Friday, 31 August 2012

Bagged Lettuce or Bulk? Food Safety Experts offer advice - NBC News Article Points to BioLargo and Isan System Opportunity

Bagged lettuce or bulk? Experts offer food safety advice
Benjamin Sklar / AP Prewashed, packaged salad may be more convenient for consumers, but some worry that bagged lettuce is more likely to be contaminated.

A recall this week of 8,000 cases of Fresh Express Hearts of Romaine salad marks the sixth time since April that the nation’s top producers of bagged lettuce have pulled products because of worries about food safety.

Listeria was the problem that forced Fresh Express officials to recall certain 10-ounce bags of the greens, the same potentially dangerous bug that led Dole Fresh Vegetables to withdraw bagged salads four times since spring, most recently on Aug. 22.

No illnesses have been tied to the voluntary withdrawals and company press releases describe each one as an “isolated incident” unlikely to harm human health.

But for consumers roaming the produce aisles at the grocery store, each new recall raises the question: How safe is my salad?

Food safety experts say they hear all the time from shoppers wondering which is better, bagged lettuce or the loose variety.

“We call it faith-based food safety,” says Doug Powell, a professor of food safety of Kansas State University. “And most of it is faith-based.”

Powell and Christina Bruhn, a researcher in food science and technology at UC Davis, say that while figuring out what fraction of the lettuce may make you sick is a gamble, they still place their bets on the bagged stuff.

“I do know some professionals who do not buy bagged lettuce,” says Bruhn. “I buy it. I like the convenience. I think they do the best job of anyone of cleaning the product, better than I do. They use chlorinated water. They wash it really thoroughly.”

She figures the big manufacturers, including Dole and Fresh Express, have a huge stake in safety and an incentive to get it right.

“They have the size of staff and the resources to use the most up-to-date processes,” she said.

Powell, too, says he usually opts for bagged lettuce.

“I go to the biggest grocery store I can find,” he said. “They have requirements for what they put on the shelf.”

Some consumers, haunted by the 2006 outbreak of E. coli O157 in spinach that sickened 205 people and killed three, have sworn off bagged greens.

Others, worried about contamination from fields and shipping, cringe at the thought of gritty bulk lettuce and take comfort in the “triple-washed” claims on the shiny bags. Still others swear by farmer’s market produce -- or eat only the greens they grow themselves.

About 9 billion pounds of lettuce is produced in the U.S. each year, according to the U.S. Department of Agriculture, and, to be sure, the vast proportion of it is safe.

Story: Garden Fresh recalling 7 tons of packaged salads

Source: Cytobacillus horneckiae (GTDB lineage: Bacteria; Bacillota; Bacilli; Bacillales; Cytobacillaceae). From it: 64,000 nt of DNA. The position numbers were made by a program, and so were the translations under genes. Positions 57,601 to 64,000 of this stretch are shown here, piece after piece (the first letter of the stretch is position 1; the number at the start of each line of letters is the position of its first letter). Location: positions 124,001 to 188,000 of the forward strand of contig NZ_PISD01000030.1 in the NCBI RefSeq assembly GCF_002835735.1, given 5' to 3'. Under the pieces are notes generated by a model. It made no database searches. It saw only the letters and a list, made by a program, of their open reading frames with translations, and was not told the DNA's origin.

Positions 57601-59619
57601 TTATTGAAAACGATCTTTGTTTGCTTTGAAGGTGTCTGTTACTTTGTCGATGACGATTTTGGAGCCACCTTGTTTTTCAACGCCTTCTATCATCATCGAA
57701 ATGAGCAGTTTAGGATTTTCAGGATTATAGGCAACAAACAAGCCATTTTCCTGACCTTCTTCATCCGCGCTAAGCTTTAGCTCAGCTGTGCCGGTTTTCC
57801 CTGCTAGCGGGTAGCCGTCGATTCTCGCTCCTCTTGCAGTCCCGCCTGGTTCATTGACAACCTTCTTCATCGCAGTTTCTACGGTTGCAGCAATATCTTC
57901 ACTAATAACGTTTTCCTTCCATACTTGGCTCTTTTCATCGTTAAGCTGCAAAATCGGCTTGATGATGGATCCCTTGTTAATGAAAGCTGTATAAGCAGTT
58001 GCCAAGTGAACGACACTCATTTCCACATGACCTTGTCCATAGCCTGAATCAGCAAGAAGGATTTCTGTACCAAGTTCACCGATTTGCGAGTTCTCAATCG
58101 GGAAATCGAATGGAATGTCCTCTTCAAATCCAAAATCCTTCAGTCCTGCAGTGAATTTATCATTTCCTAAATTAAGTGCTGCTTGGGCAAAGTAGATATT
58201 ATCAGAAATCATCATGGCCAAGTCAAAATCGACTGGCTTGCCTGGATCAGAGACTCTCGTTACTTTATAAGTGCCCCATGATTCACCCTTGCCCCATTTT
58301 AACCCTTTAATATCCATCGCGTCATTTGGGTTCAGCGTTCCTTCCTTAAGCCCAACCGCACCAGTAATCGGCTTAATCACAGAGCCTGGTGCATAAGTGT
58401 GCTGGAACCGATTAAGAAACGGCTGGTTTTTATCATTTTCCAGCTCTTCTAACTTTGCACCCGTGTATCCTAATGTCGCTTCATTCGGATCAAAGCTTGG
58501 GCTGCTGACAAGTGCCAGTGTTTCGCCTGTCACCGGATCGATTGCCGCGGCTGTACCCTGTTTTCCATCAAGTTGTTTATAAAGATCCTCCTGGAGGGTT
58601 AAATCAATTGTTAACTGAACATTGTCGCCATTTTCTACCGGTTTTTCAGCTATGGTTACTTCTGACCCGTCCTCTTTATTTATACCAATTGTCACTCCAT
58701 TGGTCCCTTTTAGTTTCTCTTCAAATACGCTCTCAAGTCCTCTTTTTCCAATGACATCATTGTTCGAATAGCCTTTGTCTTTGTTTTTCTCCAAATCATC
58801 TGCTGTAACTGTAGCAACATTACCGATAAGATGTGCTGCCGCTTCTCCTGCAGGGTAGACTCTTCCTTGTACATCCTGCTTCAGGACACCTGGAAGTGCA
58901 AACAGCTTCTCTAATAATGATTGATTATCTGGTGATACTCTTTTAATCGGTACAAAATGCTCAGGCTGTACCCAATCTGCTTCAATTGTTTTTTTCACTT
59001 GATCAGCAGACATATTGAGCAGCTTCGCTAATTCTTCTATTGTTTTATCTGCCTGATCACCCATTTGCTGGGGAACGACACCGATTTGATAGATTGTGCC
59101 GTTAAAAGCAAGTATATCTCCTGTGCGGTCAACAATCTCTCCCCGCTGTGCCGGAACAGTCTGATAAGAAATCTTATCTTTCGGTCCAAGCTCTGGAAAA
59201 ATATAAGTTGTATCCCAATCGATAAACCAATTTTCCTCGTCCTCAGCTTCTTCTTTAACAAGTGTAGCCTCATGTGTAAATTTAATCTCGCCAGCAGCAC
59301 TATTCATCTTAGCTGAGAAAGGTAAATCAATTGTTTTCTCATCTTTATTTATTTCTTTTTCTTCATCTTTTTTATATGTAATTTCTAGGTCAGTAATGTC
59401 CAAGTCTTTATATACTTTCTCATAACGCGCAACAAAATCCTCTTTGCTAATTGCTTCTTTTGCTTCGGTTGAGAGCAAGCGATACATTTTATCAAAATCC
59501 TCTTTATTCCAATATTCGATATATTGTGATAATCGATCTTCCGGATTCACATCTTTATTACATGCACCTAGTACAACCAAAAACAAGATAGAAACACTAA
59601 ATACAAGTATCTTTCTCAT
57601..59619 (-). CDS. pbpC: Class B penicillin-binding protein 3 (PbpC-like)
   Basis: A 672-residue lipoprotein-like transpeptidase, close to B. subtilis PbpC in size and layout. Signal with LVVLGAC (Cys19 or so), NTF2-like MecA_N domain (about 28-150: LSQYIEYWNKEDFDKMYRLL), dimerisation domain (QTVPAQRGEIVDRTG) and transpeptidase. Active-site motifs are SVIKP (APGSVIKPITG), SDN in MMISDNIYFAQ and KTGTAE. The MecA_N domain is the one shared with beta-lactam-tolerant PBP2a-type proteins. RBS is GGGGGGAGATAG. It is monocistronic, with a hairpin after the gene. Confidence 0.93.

Indeed, Marty Ordman, a spokesman for Dole, said the company has hired two third-party listeria experts in the wake of the recent recalls, which were prompted in part by Food and Drug Administration inspections. The experts hope to help identify any potential improvements to the processes and procedures used in Dole's bagged salad plants.

Additionally, Dole scientists have been working "very closely" with the FDA to find alternative methods of sanitizing products to control contamination while still providing fresh, high quality products, Ordman added.

But Seattle food safety lawyer Bill Marler, who regularly represents clients hurt or killed by tainted produce, isn't convinced. Asked what kind of lettuce he prefers, he said: "Not bagged."

Even the crisp heads of lettuce in a farmer's market stall can be suspect, said Powell. They may be fresh and local, but that’s no guarantee of safety.

“The lettuce was sitting swamped in water for days,” he said. “If I go to a farmer’s market, I don’t want to know that it’s lovingly grown. I want to know you’ve taken steps for microbiological safety. If you can't answer those questions, I don't want to buy your lettuce."

Both Bruhn and Powell acknowledge that the big growers can have problems, as evidenced by the recent recalls. And both are big proponents of companies posting their food testing results publicly and marketing the safety of their products as a selling point.

Bruhn is also a staunch advocate of irradiation, which she says can ensure food safety.

She encourages consumers to take steps to avoid compromising bagged lettuce. Buy only bags kept very cold in the grocery store and pay attention to sell-by dates. Once you’ve got it home, open the bag and dump it directly into a clean bowl.

“Don’t stick your own hands in there,” she said.

She also urges home cooks not to re-wash bagged greens because of the possibility of cross-contamination with other bacteria already in the kitchen.

If you want to use bulk lettuce, make sure to clean it correctly, Bruhn said. First, wash your hands and also the sink with hot soapy water.

Then, break off each lettuce leaf individually, rinse it under cold running water while rubbing gently. Dry in a salad spinner or with paper towels, not with cloth towels, which may transmit bacteria.

“Keep in mind, you only get about 90 percent (of the pathogens) off,” she said. “Ninety percent sounds like a lot to a lay person, but to a microbiologist, it’s hardly anything. You can’t get it all off.”

Similar Article Shows How China Struggles with Food Safety Issue

Wednesday, 22 August 2012

BioLargo (BLGO) is a Bargain at Current Levels - Green Technology Article

Green Technology Article: